I am thrilled to announce the local launch of The Trouble on Highway One at the Garden District Book Shop, on Tuesday, November 20, at 6pm! If you are in town, please stop by.
Garden District Book Shop has some very positive associations for me. Shortly after I moved back to New Orleans, in the early 2000’s, I went there to meet Greg Iles. I had just read The Footprints of God, and saw that he would be in town, signing copies of Blood Memory at Garden District Book Shop. It was such a great opportunity to meet an author I had just discovered, and pick up a signed copy of his next book.
And just two years ago, my friend Kristen’s publishing company released a book of poetry, I Am One of You, by Nicole Eiden. (That’s Kristen at the podium in the picture above.) The event she held there was a real success. I’m so excited New Orleans readers will get to pick up their copy of The Trouble on Highway One at Garden District Book Shop!
I plan to read an excerpt during the event. Last week, I mentioned that I would publish the second part of Chapter 1, so here you go:
. . .
Birdie hummed along, until the last passage. Then she sang aloud, her voice like salted honey. A warm, earthy, resonant note.
“When we’ve been there ten thousand years, bright shining as the sun, we’ve no less days to sing God’s praise, than when we first begun.”
Birdie didn’t see the man standing in the road until it was too late. Too late for her.
She swerved to the right, the opposite side from the bayou. In less than an instant, the steep embankment rose up, and her truck ended its collision course against a tree.
Her eyes opened, and her face felt wet. Something obscured her vision. She thought she’d gone into the bayou.
She drew the back of her hand across her forehead. Holding it out to the dim light of the dashboard, it was coated in a thick redness.
She would need to get help. It was too far to walk back to Galliano, and too far to walk forward home to Larose.
Home. Morris. He’d be angry about the truck. But he’d be more worried about her, she knew.
None of it would matter if she couldn’t get out of the truck and flag down help from the road.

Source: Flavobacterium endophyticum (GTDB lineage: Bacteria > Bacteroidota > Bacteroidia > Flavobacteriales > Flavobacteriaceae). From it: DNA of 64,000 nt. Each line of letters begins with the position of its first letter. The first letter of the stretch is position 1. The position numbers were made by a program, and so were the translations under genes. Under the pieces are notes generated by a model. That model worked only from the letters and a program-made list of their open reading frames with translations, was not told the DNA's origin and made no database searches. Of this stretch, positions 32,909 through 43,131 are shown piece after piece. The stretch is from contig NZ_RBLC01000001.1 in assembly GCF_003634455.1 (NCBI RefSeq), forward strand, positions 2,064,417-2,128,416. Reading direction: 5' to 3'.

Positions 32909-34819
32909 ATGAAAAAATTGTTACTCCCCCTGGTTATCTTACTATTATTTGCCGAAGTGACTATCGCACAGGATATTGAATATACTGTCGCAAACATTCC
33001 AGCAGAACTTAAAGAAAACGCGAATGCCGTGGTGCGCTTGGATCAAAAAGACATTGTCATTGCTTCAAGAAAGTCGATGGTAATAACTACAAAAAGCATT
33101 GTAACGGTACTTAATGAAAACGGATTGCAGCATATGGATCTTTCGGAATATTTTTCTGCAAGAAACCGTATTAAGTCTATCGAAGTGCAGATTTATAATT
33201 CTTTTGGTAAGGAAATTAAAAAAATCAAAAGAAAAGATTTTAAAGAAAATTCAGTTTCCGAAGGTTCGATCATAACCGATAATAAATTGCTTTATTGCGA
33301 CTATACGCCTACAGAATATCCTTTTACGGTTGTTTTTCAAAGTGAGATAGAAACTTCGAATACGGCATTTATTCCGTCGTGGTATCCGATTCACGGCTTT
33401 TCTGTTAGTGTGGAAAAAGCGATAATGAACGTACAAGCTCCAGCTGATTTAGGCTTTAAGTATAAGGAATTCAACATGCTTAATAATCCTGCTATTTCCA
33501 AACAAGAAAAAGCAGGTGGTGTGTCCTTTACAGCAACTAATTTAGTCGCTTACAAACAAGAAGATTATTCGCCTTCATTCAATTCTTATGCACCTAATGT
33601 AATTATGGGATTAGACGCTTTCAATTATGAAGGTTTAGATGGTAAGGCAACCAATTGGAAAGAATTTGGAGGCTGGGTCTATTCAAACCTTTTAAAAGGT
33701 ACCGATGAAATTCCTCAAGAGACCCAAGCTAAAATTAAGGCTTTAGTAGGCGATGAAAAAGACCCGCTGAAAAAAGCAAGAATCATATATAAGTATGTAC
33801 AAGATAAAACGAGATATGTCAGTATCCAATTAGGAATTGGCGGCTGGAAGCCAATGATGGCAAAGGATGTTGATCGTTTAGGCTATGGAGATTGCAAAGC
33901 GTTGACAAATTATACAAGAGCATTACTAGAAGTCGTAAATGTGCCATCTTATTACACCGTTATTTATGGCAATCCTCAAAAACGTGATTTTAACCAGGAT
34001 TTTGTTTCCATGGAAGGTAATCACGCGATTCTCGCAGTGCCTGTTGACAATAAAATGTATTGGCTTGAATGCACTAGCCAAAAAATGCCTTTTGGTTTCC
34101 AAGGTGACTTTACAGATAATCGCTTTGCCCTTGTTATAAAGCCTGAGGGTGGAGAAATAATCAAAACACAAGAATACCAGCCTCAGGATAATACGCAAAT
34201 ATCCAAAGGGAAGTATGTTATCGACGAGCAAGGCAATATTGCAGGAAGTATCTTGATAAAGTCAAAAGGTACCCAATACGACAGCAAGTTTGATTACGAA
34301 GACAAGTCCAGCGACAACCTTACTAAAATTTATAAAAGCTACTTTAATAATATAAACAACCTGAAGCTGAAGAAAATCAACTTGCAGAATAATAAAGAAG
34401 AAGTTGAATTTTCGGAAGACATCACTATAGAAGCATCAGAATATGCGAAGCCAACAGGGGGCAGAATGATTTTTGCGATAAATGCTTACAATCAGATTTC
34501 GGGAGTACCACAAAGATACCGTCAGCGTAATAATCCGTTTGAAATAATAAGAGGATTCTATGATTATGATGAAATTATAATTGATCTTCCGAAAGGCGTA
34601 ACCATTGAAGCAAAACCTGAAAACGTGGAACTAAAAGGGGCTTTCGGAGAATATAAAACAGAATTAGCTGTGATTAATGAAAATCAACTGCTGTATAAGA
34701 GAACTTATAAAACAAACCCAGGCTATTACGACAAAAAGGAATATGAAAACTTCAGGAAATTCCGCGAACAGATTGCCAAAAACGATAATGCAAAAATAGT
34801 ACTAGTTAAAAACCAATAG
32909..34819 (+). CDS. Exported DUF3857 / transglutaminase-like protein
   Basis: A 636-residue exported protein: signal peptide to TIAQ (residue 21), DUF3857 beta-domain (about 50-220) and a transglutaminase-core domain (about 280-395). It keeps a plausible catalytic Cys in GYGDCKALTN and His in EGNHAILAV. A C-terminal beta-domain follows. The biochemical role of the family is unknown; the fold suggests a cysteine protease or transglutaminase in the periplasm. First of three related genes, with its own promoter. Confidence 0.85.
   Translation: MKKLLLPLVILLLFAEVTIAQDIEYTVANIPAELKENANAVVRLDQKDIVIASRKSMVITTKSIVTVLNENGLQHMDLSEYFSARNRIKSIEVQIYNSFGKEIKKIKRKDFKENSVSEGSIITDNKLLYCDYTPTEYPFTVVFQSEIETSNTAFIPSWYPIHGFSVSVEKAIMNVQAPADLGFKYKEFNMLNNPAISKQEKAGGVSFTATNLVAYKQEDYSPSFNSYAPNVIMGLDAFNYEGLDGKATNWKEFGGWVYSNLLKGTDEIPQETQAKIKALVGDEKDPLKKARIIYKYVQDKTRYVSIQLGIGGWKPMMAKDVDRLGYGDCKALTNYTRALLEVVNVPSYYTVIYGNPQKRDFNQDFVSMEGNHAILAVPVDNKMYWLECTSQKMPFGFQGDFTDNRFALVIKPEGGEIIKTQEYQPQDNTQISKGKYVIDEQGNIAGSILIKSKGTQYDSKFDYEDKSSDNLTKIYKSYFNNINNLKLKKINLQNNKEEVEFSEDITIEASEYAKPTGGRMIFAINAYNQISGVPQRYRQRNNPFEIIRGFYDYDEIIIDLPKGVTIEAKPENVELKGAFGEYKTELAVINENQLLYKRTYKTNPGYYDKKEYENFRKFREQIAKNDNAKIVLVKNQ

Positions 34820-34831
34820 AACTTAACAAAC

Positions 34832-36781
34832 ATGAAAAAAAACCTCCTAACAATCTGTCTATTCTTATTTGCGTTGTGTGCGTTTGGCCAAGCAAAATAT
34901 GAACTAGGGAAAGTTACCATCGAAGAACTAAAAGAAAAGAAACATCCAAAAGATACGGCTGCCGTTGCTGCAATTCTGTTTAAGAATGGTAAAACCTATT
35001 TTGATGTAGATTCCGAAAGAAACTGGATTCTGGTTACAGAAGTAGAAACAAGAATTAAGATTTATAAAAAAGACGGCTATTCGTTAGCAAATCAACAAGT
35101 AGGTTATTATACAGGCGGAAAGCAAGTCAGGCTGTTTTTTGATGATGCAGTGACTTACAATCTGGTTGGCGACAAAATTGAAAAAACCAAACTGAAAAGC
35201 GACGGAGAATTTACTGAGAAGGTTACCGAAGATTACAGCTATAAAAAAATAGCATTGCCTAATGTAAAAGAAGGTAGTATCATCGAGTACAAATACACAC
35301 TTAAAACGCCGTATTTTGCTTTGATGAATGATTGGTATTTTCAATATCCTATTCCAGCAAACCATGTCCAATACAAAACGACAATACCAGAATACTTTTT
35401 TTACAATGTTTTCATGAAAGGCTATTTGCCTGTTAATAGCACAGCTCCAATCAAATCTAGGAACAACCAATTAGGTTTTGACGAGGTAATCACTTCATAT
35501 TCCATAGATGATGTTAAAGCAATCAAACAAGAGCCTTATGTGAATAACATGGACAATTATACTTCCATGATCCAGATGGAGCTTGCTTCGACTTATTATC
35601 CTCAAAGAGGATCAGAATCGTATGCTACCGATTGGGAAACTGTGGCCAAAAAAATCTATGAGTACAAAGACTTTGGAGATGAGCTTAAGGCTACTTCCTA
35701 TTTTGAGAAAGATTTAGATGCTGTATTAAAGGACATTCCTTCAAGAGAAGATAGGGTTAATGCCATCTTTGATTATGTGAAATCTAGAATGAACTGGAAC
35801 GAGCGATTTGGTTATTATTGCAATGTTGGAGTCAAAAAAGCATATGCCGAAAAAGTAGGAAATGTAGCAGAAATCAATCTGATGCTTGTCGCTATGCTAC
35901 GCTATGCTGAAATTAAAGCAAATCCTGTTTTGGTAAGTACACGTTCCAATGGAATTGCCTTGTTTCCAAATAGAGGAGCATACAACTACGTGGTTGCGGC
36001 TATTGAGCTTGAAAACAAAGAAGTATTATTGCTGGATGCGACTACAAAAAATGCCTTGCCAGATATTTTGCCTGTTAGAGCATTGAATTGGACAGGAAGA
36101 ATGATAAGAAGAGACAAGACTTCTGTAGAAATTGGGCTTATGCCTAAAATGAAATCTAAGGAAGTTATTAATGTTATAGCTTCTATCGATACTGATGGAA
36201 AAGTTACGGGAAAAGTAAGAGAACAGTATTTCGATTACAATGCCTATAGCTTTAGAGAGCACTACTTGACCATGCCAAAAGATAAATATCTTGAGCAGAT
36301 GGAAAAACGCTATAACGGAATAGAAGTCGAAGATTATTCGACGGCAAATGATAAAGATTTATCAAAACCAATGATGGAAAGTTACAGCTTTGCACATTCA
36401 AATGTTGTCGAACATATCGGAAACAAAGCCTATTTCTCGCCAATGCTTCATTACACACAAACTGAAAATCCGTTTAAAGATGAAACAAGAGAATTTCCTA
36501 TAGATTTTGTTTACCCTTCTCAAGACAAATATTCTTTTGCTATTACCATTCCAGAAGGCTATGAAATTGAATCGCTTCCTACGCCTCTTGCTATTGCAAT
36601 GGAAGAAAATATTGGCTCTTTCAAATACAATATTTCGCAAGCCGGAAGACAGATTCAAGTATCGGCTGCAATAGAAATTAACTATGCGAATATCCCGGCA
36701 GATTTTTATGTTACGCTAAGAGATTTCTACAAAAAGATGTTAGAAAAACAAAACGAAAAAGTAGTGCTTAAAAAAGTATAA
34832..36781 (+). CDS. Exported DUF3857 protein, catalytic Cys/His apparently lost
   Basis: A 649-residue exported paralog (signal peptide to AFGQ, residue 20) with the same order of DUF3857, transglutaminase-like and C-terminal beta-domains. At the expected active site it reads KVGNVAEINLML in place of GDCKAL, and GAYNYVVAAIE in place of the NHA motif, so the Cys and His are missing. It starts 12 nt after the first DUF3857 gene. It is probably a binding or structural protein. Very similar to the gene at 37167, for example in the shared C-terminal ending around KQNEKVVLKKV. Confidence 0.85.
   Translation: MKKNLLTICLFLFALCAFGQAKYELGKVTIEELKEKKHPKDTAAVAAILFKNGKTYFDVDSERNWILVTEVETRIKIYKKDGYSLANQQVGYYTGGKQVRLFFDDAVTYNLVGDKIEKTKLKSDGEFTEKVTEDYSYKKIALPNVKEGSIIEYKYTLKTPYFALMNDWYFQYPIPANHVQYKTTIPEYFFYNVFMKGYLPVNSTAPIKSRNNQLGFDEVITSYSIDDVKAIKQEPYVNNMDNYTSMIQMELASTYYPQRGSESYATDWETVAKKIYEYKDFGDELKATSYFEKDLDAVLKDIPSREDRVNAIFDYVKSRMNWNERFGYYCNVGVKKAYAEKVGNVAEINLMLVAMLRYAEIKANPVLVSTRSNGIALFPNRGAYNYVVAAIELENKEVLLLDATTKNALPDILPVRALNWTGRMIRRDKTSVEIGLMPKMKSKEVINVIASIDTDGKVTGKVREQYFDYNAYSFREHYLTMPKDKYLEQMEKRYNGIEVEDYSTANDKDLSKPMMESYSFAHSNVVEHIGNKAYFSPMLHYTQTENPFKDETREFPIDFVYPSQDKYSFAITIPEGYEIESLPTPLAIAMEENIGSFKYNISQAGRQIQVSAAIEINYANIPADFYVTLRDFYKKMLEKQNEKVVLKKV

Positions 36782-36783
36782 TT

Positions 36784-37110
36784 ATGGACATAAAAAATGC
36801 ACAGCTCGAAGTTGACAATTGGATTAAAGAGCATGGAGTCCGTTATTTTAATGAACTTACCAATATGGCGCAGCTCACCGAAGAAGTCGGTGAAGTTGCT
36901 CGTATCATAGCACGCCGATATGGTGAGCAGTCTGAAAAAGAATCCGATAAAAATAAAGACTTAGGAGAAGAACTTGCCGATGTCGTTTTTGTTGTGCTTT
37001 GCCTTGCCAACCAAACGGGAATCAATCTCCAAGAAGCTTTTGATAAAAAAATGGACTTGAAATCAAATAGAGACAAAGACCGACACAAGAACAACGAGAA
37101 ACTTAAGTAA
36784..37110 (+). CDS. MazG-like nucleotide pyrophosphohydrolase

She turned toward her driver’s side door, and focused her effort on the door handle. The front end of the truck was crumpled, and it kept her door from opening.
Looking through that window, a familiar figure appeared.
Help is coming to me, she thought.
As the figure grew larger in her view, she saw him. It was a man dressed all in white. Why did he look familiar?
That was the man in the road. What was he doing walking in the middle of the road? Can he help?
As the man came closer, her blood ran cold. He had a man’s face, but there was something unnatural about it. Birdie thought of a picture book she had when she was a child. A picture book of Bible tales. One page showed the devil’s face, when he appeared to Jesus during his forty days in the desert. He had bloodshot eyes, and a rapacious mouth.
That picture terrified her. And that’s what the man’s face looked like.
Now, he stood right outside the truck. Her limbs felt heavy. He held his palm up to the glass of her driver’s side window. All she wanted was to turn away. But she couldn’t.
She was transfixed.
She saw his palm pressed against the glass, but felt an invisible, icy pressure just above her heart.
Terror enveloped her. The pressure escalating to an inexorable conclusion.
In an instant, she was released. No more horror, no more pain above her heart. She could finally turn her gaze. She looked at the passenger seat, and Momma was there. The light of her smile made the devil disappear from Birdie’s thoughts.
Birdie couldn’t feel her own body anymore, but she could feel Momma take her by the hand. They left the truck through the passenger’s side, and someone was waiting there for them. A warm, distant memory made concrete. It was Birdie’s father.
The three of them made their way to the woods.
Like in a dream, Birdie could see her form in the truck, the blood on her face. The devil was nowhere to be seen.
Her heart ached a little for the Becnel children, and more so for Ronnie and young Cecil. Morris made her stop in her tracks. He couldn’t live without her. She tried to turn around. To go back.
Birdie felt herself shrinking. She looked up, and her parents were on each side of her, towering above her. Gently, they each put an arm around her and carried her until she was whole again.
The woods never looked more peaceful. The cicadas sounded otherworldly, heavenly. The smell of eucalyptus enveloped them as they crossed the threshold.
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